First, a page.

The key words "MUST", "MUST NOT", "REQUIRED", "SHALL", "SHALL NOT",
   "SHOULD", "SHOULD NOT", "RECOMMENDED", "MAY", and "OPTIONAL" in this
   document are to be interpreted as described in RFC-2119 [1].

2. Terminology

   o  Regular file: An object of file type NF4REG or NF4NAMEDATTR.

   o  Sparse File. A Regular file that has a size greater than the
      number of blocks allocated for the file.

   o  Hole. A byte range within a Sparse file that contains no data or
      simply zeroes.

3. Applications and Sparse Files

   Applications may cause an NFS client to read empty blocks in a file
   for several reasons.  This section describes three different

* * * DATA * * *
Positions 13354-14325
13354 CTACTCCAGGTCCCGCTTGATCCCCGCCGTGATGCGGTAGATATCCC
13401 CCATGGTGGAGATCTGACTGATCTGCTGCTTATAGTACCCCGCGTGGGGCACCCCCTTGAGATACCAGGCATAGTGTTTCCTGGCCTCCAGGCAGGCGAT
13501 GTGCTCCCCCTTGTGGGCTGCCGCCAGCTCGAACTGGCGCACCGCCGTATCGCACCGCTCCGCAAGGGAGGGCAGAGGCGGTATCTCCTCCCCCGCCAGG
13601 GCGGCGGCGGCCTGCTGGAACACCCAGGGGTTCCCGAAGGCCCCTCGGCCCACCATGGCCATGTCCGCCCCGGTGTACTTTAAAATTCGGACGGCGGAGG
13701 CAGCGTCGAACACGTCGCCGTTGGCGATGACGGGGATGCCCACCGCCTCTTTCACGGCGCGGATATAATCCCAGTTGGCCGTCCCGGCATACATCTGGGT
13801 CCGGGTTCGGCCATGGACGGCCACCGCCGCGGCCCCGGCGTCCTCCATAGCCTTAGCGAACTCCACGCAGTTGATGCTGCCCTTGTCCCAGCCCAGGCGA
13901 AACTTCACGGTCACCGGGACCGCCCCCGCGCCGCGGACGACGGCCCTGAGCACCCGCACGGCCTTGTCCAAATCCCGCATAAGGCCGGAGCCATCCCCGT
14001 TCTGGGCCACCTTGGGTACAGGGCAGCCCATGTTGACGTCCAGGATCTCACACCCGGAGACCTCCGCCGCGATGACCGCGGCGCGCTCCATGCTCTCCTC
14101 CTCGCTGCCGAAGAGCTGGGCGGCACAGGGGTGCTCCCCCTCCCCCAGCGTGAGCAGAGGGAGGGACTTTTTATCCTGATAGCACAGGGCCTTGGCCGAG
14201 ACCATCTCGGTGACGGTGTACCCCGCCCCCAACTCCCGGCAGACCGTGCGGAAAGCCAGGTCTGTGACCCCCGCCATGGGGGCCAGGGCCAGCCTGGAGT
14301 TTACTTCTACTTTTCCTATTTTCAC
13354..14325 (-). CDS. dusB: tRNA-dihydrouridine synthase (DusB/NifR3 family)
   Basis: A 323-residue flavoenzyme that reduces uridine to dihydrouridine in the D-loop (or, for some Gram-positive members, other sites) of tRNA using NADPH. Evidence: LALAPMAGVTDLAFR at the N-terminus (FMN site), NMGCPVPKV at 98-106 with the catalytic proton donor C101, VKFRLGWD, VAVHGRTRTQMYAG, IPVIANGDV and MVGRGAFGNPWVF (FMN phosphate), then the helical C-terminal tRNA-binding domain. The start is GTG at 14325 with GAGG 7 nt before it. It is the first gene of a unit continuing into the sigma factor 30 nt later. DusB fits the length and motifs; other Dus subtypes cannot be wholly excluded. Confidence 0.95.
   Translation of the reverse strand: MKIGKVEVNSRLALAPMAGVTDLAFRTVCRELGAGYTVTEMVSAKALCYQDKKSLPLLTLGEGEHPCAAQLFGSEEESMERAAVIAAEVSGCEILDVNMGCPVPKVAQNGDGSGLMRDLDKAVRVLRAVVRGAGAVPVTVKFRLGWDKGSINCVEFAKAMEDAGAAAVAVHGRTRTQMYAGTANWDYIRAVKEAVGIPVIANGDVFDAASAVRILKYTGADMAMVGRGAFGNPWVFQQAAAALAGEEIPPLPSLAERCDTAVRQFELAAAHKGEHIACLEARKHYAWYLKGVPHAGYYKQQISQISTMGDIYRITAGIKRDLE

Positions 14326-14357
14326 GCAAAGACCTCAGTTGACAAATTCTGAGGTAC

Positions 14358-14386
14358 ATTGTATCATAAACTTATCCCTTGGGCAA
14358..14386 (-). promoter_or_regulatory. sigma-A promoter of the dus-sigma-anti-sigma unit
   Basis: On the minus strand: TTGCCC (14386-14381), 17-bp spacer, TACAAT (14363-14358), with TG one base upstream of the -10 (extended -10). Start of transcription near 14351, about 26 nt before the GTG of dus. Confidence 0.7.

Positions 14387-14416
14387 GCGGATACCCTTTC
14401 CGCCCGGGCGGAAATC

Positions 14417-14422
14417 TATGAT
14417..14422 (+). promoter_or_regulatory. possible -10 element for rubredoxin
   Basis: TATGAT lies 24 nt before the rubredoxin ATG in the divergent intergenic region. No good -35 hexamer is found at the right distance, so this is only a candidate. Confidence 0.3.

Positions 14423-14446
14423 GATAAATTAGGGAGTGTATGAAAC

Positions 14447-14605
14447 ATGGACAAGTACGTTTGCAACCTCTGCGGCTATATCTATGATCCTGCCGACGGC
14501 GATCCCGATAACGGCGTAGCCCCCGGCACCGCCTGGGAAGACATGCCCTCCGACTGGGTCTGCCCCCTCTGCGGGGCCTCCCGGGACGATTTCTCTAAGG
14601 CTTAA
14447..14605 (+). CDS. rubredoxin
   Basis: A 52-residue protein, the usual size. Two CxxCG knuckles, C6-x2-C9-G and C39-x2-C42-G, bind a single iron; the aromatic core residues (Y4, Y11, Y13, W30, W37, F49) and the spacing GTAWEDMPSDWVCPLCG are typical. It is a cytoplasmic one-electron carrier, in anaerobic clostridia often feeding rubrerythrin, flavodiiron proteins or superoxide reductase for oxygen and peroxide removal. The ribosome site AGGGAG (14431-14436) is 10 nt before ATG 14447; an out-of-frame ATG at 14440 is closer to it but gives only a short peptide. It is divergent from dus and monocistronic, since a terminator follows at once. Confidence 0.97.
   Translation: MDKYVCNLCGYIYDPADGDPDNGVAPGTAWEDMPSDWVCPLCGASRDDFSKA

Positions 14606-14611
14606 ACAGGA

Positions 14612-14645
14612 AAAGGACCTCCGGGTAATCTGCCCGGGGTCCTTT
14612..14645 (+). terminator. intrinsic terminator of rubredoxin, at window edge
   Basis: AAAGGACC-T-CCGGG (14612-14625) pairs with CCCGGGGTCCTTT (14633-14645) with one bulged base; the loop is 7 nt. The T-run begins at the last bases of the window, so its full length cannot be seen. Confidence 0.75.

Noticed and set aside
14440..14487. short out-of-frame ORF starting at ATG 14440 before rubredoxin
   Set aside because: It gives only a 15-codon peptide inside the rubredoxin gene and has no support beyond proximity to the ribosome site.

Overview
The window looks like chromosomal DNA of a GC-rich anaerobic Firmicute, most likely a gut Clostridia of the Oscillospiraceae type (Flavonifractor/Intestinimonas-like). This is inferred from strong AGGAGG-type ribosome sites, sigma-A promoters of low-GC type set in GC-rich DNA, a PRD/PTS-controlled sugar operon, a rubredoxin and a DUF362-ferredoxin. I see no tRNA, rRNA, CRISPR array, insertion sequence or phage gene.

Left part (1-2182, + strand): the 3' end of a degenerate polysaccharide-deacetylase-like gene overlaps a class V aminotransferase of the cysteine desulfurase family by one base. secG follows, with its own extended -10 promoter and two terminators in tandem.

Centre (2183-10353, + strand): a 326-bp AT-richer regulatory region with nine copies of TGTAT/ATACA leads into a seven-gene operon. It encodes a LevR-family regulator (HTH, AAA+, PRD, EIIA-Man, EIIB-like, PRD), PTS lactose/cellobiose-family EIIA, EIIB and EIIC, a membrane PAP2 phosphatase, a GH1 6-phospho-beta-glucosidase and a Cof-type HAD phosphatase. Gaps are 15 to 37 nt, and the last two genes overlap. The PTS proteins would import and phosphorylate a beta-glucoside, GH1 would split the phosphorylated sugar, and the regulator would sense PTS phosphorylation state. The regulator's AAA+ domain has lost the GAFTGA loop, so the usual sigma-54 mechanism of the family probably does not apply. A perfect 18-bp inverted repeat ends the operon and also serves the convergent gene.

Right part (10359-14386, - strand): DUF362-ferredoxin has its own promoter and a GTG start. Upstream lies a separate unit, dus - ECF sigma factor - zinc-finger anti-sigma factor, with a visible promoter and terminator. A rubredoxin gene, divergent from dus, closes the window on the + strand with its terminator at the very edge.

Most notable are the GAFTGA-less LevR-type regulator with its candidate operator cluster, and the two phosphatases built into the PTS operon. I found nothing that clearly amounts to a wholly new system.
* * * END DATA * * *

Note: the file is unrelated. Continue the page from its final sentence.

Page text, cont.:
application workloads that cause the NFS client to transfer data
   unnecessarily.  These workloads are simply examples, and there are
   probably many more workloads that are negatively impacted by sparse
   files.

   The first workload that can cause empty blocks to be read is
   sequential reads within a sparse file.  When this happens, the NFS
   client may perform read requests ("readahead") into sections of the


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   file not explicitly requested by the application.  Since the NFS
   client cannot differentiate between allocated and unallocated
   sections, the NFS client may prefetch empty sections of the file.

   This workload is exemplified by Virtual Machines and their associated
   file system images, e.g., VMware .vmdk files, which are large sparse
   files encapsulating an entire operating system.  If a VM reads files